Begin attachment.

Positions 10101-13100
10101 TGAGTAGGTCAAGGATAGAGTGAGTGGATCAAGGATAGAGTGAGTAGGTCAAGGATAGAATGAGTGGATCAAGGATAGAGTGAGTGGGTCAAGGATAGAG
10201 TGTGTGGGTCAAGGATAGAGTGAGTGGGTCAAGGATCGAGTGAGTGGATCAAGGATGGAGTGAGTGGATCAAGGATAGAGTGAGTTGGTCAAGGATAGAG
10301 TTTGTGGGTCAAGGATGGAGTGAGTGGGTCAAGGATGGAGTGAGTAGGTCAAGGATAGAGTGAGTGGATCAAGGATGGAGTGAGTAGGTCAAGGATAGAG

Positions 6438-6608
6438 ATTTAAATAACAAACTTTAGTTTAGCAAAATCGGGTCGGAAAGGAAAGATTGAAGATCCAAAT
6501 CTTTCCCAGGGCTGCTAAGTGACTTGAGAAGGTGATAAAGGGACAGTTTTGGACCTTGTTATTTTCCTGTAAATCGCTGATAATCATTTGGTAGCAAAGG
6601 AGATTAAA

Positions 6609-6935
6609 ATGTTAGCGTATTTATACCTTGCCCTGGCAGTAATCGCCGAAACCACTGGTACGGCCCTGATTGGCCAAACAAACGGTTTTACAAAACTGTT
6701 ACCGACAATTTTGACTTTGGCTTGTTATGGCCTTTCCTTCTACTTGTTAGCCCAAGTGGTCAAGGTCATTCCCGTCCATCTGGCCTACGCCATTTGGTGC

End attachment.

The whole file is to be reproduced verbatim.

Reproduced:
Positions 10101-13100
10101 TGAGTAGGTCAAGGATAGAGTGAGTGGATCAAGGATAGAGTGAGTAGGTCAAGGATAGAATGAGTGGATCAAGGATAGAGTGAGTGGGTCAAGGATAGAG
10201 TGTGTGGGTCAAGGATAGAGTGAGTGGGTCAAGGATCGAGTGAGTGGATCAAGGATGGAGTGAGTGGATCAAGGATAGAGTGAGTTGGTCAAGGATAGAG
10301 TTTGTGGGTCAAGGATGGAGTGAGTGGGTCAAGGATGGAGTGAGTAGGTCAAGGATAGAGTGAGTGGATCAAGGATGGAGTGAGTAGGTCAAGGATAGAG

Positions 6438-6608
6438 ATTTAAATAACAAACTTTAGTTTAGCAAAATCGGGTCGGAAAGGAAAGATTGAAGATCCAAAT
6501 CTTTCCCAGGGCTGCTAAGTGACTTGAGAAGGTGATAAAGGGACAGTTTTGGACCTTGTTATTTTCCTGTAAATCGCTGATAATCATTTGGTAGCAAAGG
6601 AGATTAAA

Positions 6609-6935
6609 ATGTTAGCGTATTTATACCTTGCCCTGGCAGTAATCGCCGAAACCACTGGTACGGCCCTGATTGGCCAAACAAACGGTTTTACAAAACTGTT
6701 ACCGACAATTTTGACTTTGGCTTGTTATGGCCTTTCCTTCTACTTGTTAGCCCAAGTGGTCAAGGTCATTCCCGTCCATCTGGCCTACGCCATTTGGTGC